It is best to put two disaster kits together: one for your car in case a disaster strikes while you are away from the house, and another (supplementary) for the house. Find a bag, in case your car becomes disabled and you need to walk, to hold all of the supplies. Pack your supplies in a backpack for your car-pack and pack your supplies in a bucket for the house.
Pack non-perishable items that are easy to eat such as protein or energy bars, meat jerky, and canned snack-sized fruit. Pack a sleeping bag with plastic ground cloths and tent for shelter, and pack some money for both kits.
For the house kit, pack additional food and water and know what important items you want to take with you if you need to evacuate. If you have room, consider adding something to heat water to your pack for hot beverages or instant add-water only foods (oatmeal, pasta, rice, etc).
If you live in an area prone to disasters that cause extended power outages seriously consider keeping a portable generator on hand. If you are outside during an earthquake, stay away from poles and buildings, and lay flat, covering your head with your hands.


The kit for the road should include enough supplies for 2-3 days, and the kit for the house should include enough supplies for 5-7 days. Be sure to pack long and short sleeve shirts, a pair of shorts, a pair of jeans, good walking shoes and socks, and a wind-breaker rain jacket. Consider purchasing solar or crank rechargeable lights and radios, and maybe some glow sticks. Keep a carbon filter water pitcher in the refrigerator, and several fresh filter inserts standing by. Water can be contaminated, so you need to store enough water for drinking, and additional water for cooking (if you have a camp stove), flushing a commode, and washing. If you're in a tornado-threatened area, and on a higher level if you are concerned about flooding or earthquakes, and you can reasonably plan on surviving on site, put your kit in an upper level closet. There are emergency supply kits that have the essentials of high-energy bars and water packs that you can buy that can help remove the guesswork from what to pack. The newer lights of this type use LEDs to conserve power and the radio will keep you informed of any complications, such as a fire, explosions following a quake, and tornado.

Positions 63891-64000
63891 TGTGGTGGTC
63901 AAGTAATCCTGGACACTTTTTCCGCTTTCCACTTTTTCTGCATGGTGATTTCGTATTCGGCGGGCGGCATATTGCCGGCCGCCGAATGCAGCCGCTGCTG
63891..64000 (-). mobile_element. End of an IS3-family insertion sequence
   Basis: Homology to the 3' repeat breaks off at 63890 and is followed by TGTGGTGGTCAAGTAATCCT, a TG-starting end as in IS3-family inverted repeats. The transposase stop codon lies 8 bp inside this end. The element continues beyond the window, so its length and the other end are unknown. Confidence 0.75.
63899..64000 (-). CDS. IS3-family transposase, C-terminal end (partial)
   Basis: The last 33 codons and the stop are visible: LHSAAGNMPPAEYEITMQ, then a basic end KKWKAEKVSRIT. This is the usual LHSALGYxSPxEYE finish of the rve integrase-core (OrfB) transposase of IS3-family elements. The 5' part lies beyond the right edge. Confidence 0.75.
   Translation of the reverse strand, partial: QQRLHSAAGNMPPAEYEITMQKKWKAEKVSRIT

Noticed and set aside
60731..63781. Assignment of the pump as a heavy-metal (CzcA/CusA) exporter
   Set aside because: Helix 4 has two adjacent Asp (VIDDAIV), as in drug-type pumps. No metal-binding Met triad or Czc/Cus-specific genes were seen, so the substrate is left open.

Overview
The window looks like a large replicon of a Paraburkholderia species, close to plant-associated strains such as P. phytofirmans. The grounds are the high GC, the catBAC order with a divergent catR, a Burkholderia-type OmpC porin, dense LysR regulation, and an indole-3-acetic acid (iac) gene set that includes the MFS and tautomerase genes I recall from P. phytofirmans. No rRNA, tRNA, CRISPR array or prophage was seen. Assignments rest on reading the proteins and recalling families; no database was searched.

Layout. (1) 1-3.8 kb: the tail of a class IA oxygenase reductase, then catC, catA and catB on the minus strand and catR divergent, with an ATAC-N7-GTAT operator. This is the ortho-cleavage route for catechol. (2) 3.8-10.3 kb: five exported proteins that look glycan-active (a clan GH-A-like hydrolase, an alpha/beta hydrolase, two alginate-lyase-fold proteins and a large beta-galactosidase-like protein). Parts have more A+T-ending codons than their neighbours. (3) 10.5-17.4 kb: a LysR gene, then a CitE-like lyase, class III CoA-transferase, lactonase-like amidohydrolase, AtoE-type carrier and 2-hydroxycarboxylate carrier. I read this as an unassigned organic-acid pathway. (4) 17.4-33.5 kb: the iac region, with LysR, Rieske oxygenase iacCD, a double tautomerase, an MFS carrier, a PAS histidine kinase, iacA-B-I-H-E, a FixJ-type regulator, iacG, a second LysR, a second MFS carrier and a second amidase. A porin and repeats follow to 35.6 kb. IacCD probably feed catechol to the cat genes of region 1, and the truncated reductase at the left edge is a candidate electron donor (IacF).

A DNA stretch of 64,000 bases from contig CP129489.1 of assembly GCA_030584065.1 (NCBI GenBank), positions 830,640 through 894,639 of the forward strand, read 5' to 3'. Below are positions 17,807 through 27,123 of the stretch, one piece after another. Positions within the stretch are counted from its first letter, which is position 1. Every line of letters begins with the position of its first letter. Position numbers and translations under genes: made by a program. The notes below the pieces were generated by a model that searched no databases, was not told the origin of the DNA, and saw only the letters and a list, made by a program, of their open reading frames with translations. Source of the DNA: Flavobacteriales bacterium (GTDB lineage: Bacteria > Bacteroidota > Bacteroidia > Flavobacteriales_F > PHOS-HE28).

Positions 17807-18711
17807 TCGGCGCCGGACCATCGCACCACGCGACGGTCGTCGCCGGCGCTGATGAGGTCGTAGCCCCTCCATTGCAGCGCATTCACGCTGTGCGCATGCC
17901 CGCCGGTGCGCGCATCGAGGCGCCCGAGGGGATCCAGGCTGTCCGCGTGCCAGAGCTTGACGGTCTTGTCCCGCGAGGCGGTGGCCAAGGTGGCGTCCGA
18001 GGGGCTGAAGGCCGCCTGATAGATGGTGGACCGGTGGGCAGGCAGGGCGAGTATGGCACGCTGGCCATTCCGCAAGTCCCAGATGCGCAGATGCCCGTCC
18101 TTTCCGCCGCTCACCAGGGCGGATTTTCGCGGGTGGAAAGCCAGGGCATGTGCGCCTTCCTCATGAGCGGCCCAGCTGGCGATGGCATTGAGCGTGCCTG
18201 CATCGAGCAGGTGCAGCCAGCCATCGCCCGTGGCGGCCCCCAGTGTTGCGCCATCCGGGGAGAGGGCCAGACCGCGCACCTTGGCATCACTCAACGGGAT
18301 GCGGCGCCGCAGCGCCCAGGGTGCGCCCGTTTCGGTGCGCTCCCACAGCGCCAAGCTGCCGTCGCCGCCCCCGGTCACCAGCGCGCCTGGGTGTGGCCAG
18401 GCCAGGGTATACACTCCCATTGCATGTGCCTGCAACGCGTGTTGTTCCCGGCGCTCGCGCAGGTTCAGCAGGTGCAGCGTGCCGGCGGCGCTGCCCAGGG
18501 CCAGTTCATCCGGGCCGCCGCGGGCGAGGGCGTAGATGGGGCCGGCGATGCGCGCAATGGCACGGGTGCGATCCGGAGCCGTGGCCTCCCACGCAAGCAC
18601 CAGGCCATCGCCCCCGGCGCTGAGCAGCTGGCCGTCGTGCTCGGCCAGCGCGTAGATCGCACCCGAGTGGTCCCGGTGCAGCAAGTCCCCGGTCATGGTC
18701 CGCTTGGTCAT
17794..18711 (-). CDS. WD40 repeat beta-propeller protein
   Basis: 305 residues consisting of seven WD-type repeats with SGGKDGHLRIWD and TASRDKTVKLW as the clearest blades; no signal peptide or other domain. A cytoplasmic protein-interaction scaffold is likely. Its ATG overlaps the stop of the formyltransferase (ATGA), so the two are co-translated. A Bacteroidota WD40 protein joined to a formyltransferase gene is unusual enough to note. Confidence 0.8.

LED lights last a long time on batteries, and a headlamp leaves both of your hands free to cook, do dishes, read, or many other things.


Be sure to include, a package of food, water, and anything else your pet would need in a safe, accessible place. Keep it in Jerry cans or water jugs and write "Drinking Water" on the side of these containers with a permanent marker. Keep in mind that if you choose mace, it does expire and will need to be replaced occasionally. Local emergency managers and the American Red Cross can help you determine the risks in your area.
Both the self-powered lights and self powered radios and light sticks may be found at any local discount department store or radio supply store.




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Comments

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  2. 14.03.2015 at 18:35:32


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    Author: ATV